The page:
Proper disclosure, or how not to be a comment spammer

January 2, 2010

Shortly after I wrote my first ipsCA entry, I got a comment on the entry recommending a specific other SSL vendor. At first this didn't strike me as unusual; it was the kind of helpful note that might be left by one of my readers (or just someone who saw my blog entry on Planet Sysadmin). But I have a hair trigger with spam, one that not infrequently makes me unreasonably suspicious, so I ran the poster's IP address through a reverse DNS lookup just to make myself feel better.

Since I'm writing an entry about it, you can probably guess what the result was. Let's just say that the IP address in question was intimately associated with the SSL vendor that was being recommended (although this was not immediately obvious, since it was in the overall corporate domain instead of the vendor's SSL site).

I doubt that this is actual, intentional comment spam (for a start, I suspect that anyone underhanded enough to do this intentionally is smart enough to do it in a less traceable manner). Instead, I imagine that it was simply a well-intentioned employee of the SSL vendor wanting to share some good news. However, the net effect was extremely bad; by not disclosing their affiliation, the commentator turned their good intentions into comment spam.

(And they caused all of the consequences that usually ensue. For example, I am going to do my level best to insure that we don't buy our eventual SSL certificates from that vendor.)

So here is a message to all vendors, and to everyone who works for them: proper disclosure is not optional. There is no surer way to throw away any possible goodwill you might have and give yourself an indelible and unpleasant reputation than to act like a covert marketer. People these days are more and more sensitive to things that look like marketing, 'astroturfing', and outright spam (and the lines between them are awfully thin), and they react very badly; you become a untrustable, slimy liar on the spot. And you will get caught sooner or later.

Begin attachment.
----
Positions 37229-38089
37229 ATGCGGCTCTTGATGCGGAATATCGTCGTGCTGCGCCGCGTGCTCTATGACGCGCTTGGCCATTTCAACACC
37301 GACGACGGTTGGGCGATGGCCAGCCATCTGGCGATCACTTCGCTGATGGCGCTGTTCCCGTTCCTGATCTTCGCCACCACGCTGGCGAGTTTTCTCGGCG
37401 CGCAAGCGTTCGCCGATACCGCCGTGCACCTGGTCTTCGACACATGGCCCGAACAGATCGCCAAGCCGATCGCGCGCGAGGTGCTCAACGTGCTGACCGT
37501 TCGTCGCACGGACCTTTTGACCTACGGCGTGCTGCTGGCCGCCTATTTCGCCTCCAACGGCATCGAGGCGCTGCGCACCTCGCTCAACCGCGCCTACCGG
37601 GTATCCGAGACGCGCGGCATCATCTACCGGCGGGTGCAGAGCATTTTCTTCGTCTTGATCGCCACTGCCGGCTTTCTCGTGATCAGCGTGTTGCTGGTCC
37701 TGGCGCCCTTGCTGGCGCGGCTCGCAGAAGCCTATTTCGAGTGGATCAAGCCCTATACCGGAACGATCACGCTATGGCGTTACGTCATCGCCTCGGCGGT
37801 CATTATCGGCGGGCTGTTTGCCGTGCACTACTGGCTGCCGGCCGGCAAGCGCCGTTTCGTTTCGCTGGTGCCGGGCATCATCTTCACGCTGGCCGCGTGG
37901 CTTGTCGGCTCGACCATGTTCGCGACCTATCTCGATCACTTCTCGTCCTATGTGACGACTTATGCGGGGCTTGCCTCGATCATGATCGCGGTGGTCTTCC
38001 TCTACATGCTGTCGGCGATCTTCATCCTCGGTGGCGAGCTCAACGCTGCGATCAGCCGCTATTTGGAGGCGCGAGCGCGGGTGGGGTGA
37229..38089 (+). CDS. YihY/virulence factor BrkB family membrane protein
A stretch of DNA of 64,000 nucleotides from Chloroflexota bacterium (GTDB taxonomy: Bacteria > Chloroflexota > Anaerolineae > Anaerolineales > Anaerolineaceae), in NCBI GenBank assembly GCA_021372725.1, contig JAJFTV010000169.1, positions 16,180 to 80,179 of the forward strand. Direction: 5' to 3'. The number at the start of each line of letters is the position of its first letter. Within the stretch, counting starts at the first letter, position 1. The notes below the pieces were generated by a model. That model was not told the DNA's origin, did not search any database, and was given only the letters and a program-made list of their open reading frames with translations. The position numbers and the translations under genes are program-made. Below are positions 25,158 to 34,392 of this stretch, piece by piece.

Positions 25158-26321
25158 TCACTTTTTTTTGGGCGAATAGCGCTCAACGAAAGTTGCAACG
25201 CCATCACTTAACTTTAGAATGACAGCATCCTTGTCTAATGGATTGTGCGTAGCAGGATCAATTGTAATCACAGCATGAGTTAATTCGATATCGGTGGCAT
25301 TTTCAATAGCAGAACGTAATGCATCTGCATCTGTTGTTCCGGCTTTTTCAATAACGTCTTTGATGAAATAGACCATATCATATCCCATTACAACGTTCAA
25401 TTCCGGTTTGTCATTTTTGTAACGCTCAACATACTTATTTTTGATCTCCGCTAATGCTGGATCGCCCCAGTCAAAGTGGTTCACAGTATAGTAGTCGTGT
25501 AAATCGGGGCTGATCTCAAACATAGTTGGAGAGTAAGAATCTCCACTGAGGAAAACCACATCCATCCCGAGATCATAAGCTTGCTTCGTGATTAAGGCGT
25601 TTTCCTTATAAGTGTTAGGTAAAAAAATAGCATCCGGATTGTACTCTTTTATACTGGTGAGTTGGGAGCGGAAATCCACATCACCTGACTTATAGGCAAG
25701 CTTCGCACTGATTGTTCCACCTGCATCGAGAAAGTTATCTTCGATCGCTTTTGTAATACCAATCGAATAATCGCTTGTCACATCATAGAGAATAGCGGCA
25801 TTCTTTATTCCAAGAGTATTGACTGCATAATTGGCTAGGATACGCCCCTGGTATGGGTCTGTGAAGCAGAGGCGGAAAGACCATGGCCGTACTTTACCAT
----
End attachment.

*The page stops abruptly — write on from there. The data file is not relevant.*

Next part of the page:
(Perhaps you think that you can't disclose your affiliation without your comment looking bad. Well, you know, if you can't disclose your affiliation without having your comment look like anything but a marketing message, perhaps you ought not to leave it, good intentions or not.)

(This is one of those entries that I shouldn't have to write but apparently I do.)

Comments on this page:

From at 2010-01-02 16:20:39:

I can understand where you're coming from at a philosophical, moral and ethical level, and I would at a personal level completely do the same thing. But unless your bosses have explicitly told you that what you're doing is okay, you need to keep one thing straight: as the employee of an organization, you have a responsibility to make your purchasing decisions based on objective criteria that meet with organizational goals, not based on personal biases and ad-hominem beefs with particular employees. Anything else is demagoguery that serves you more than the people signing your paycheck.

By rdump at 2010-01-02 19:14:31:


I've encountered that particular specious mis-argument before from vendor reps who get caught. It's tiresome to deal with.

Email spamming, comment spamming, astroturfing, and similar immature marketing tactics speak volumes about the perpetrator and their products. It's a clear public admission by the perpetrator that the product isn't appropriate for the purpose, or it otherwise isn't strong enough to be sold without subterfuge. Treating so unethically is also a strong sign of disrespect for the potential customer. Either is a sufficient reason to prune that vendor away from the shortlist early.

After all, if I were to engage in a business relationship with a vendor who has that kind of attitude, I would rightly expect it to be abusive in other ways. It would be very unwise of me (perhaps even to the point of career suicide) to set my company up as such a victim.

We necessarily judge the business suitability of any vendor responding to one of our RFPs. Businesses that show such a marked inability to behave in an ethical and above-board manner are a much higher risk. Their submissions must be disqualified, or in extreme cases, answered with lawsuits and/or criminal investigations.

In the same way, we judge the providers of services we're able to buy "on the economy". If we catch them spamming, or showing other signs of the spammer mentality, that's a red flag for disqualification. Corporate culture will out, and a corporation that tolerates their employees engaging in that kind of misbehavior is almost universally a bad partner.

Our duty to our employers, to get the best service possible for the money, demands we move on to more reputatable firms that haven't already clearly and unequivocally shown they're just out to screw us over.

Written on 02 January 2010.
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